But leaving in many cases is the best option, although she stressed that’s always the individual’s decision.
“Domestic violence survivors have low self-esteem, and these victims have already learned trauma,” she explained. “But domestic survivors are very resilient … and need us to help them build that confidence back up.”
What can a trained person in a parish setting do for these victims?
“We can help them faze out of their abuse. But we don’t tell survivors what to do. They are experts on their lives. We provide options and resources, and then they decide on their own.”
Lots to learn
Master catechist Anita Robinson, director of religious education at St. John the Evangelist Church in Los Angeles, thought the leadership training “Responding to Domestic Violence” was thorough with lots of detailed information.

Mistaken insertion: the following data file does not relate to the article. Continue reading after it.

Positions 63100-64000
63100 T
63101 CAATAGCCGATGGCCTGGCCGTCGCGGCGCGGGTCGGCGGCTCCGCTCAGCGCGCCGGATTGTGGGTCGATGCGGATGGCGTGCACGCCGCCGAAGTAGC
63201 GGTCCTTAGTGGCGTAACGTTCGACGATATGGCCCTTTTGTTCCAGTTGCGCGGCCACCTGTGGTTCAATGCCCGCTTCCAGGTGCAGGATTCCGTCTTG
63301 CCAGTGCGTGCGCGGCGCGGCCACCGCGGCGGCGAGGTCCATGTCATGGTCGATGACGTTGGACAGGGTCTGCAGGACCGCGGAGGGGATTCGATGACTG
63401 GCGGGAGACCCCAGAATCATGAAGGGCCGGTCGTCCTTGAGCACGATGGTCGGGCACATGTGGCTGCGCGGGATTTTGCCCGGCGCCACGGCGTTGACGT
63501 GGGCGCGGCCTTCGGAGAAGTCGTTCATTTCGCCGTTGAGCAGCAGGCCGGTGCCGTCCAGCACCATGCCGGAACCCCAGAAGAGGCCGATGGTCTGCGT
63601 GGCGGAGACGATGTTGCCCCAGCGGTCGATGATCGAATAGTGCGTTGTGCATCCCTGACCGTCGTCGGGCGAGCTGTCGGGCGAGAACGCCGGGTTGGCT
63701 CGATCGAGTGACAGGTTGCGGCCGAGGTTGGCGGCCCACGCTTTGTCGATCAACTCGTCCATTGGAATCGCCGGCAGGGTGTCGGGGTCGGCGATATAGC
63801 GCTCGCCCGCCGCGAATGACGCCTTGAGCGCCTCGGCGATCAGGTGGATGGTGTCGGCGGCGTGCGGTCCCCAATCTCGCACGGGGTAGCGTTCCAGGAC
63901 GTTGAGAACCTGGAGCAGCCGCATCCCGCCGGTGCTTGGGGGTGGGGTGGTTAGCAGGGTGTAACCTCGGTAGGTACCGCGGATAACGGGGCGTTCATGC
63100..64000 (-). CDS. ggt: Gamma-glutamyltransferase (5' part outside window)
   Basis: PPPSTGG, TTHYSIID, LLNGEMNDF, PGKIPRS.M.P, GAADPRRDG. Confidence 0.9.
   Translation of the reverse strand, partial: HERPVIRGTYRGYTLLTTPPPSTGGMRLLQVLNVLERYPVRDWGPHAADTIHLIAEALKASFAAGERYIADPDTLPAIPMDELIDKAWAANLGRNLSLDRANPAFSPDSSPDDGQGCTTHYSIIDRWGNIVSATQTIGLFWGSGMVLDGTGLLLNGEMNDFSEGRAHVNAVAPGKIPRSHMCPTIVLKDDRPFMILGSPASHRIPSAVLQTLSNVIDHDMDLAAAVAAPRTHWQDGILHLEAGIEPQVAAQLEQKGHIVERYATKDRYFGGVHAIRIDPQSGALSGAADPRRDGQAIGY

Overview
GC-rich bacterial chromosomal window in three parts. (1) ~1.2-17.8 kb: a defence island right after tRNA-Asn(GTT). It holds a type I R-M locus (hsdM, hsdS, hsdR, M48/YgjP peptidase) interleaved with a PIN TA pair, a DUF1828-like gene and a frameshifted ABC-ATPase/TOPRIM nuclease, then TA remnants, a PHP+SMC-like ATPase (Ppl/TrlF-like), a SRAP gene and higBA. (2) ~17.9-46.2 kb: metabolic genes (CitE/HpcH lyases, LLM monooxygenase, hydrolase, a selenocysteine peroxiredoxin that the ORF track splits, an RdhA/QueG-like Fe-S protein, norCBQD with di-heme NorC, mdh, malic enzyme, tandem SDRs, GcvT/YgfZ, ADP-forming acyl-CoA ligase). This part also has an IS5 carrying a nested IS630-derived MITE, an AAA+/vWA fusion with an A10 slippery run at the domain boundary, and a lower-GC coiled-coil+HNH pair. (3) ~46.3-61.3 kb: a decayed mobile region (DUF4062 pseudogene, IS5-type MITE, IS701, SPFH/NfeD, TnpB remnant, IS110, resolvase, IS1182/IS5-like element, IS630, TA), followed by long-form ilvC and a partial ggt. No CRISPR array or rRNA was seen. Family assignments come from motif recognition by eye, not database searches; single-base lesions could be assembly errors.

In fact, it was almost too much to absorb in one day. What really hit the 30-year public school educator and researcher was the 911 call.
“It’s not that I didn’t know it happened,” she told Angelus News after the conference. “But that phone call was so emotionally draining. It brought it so to life. It made it so graphic. It made the problem so real. A kid who’s suffering in a home where there’s domestic violence needs to know they’re loved.
“And people trust the Catholic Church; I don’t care how many scandals you have. So how are we addressing this as a Church? I’m seeing the need in the parishes for people to be able to have someone identifiable that they can go to and say, ‘Look, this is happening to me,’ or even if I suspect it might be happening to my neighbor. We need a trained person, like a religious education minister.”
Robinson also pointed out that parish priests must hear about domestic and intimate violence in the confessional and outside as spiritual counselors. “They don’t have to identify the person,” she said. “They could, though, tell the person ‘We have someone who can help you in our parish. Go and talk to them.’ ”